The Central Bank of the Russian Federation (CBR) moves forward with its plans to create its own digital ruble by 2024.
The anticipated launching in 2024 would take place in a significant year for the country as it is set to hold presidential elections in March of that year. Initial reports indicate that incumbent President Vladimir Putin has a strong chance of gaining a second term, but anything can happen by then.
Russia CBDC For ‘Targeted’ Technology
The CBR said that its CBDC would permit the use of a so-called “targeted” technology, which means that certain digital currencies may be programmed to exclusively pay for particular goods and services.
The central bank anticipates completing pilot tests of “real money” customer-to-customer transactions and customer-to-business and business-to-customer settlements by 2024.
While the full-scale deployment of the digital ruble will begin in two years, some of its characteristics, such as offline mode and the linking of non-banking financial organizations and exchanges, are expected in 2025, according to crypto news portal Bits.media.
Rosfinmonitoring, Moscow’s financial monitoring agency, stated last month that it was employing software to track cryptocurrency transactions and hoped to increase its powers as the country enacts restrictions on “cryptomania.”
Meanwhile, the central bank has long expressed skepticism over cryptocurrencies, citing financial stability concerns, and has urged for a complete ban on trade and mining, in contrast to a government intent on regulating the sector.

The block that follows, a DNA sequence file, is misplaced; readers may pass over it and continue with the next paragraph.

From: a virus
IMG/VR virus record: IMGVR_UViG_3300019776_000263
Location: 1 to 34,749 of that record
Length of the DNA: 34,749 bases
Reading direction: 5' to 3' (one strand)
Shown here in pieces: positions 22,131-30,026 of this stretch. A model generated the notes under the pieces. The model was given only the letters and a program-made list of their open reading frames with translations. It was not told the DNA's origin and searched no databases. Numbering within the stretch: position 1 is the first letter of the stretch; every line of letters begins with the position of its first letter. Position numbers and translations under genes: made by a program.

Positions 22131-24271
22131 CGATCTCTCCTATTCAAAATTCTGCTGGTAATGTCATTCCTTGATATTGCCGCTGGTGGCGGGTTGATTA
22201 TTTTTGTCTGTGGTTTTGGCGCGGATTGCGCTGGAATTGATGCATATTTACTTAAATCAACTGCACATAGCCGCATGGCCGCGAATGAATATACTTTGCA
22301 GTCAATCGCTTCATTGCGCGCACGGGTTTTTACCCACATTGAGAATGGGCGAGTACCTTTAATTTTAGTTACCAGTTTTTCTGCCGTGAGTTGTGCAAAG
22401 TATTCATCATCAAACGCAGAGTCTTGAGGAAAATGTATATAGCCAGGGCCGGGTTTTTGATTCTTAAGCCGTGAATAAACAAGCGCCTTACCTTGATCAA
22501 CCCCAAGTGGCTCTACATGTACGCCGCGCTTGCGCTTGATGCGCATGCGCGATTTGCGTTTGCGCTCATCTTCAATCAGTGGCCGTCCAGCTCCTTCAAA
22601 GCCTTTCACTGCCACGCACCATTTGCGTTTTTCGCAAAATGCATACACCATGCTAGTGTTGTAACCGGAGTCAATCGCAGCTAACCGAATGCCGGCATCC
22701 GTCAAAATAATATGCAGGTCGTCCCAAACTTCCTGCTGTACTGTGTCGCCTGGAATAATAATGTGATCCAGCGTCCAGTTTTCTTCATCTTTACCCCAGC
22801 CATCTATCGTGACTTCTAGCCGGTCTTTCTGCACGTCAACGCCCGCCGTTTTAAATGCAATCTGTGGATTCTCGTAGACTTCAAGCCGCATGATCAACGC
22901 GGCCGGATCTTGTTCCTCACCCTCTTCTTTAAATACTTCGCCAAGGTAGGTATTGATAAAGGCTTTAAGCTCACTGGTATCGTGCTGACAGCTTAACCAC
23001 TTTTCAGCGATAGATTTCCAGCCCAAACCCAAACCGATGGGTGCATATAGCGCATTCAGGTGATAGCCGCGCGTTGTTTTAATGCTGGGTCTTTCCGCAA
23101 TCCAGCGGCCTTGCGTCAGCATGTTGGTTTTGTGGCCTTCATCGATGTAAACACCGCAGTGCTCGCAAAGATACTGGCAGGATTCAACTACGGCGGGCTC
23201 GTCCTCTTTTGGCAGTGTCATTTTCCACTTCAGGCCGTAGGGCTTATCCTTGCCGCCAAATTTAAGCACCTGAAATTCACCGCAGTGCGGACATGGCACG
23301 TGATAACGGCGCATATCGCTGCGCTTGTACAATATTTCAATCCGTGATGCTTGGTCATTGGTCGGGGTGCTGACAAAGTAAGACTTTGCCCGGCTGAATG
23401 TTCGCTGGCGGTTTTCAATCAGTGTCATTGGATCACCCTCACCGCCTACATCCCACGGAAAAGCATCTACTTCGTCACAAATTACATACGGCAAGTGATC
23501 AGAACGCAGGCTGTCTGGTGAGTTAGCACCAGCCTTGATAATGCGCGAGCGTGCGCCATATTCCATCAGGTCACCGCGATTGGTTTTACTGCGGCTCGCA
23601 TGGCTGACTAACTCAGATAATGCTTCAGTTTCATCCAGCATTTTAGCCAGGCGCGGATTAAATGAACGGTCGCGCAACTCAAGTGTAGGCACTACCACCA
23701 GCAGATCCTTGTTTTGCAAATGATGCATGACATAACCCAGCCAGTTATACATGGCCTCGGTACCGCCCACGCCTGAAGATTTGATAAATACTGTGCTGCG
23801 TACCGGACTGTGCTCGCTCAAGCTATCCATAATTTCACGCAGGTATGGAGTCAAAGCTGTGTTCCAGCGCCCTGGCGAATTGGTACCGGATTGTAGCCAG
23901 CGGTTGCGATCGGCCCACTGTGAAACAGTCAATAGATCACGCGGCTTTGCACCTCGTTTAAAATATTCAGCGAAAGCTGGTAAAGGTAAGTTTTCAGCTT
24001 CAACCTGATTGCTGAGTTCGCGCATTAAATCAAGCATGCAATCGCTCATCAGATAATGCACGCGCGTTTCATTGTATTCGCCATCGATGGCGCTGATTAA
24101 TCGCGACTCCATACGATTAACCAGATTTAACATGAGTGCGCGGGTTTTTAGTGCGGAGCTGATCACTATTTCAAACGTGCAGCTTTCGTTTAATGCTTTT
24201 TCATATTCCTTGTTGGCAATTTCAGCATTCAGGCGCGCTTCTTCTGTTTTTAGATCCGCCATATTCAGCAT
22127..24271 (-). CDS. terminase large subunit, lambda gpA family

Is Russia Really Open To Crypto?
The Russian central bank has stated though that it is open to cryptocurrencies being used for foreign settlements and has allowed other transactions involving digital assets.
Russia’s cryptocurrency market is flourishing as more investors pour in. According to some government officials, the value of cryptocurrencies in the country might exceed $214 billion.
Based on a recent study by Chainalysis, Russia rank second in crypto adoption in 2020, while TrippleA, a Singapore-based research organization, predicts that approximately 17.4 million Russians possessed cryptocurrencies at the beginning of the year. The number reflects 12 percent of the country’s population.
Conservatives have cautioned that the CBDC might pose a risk to the sustainability of the Russian banking industry, but the CBR does not anticipate a significant outflow of money from bank accounts because traditional financial institutions draw in capital through interest payments and incentive programs.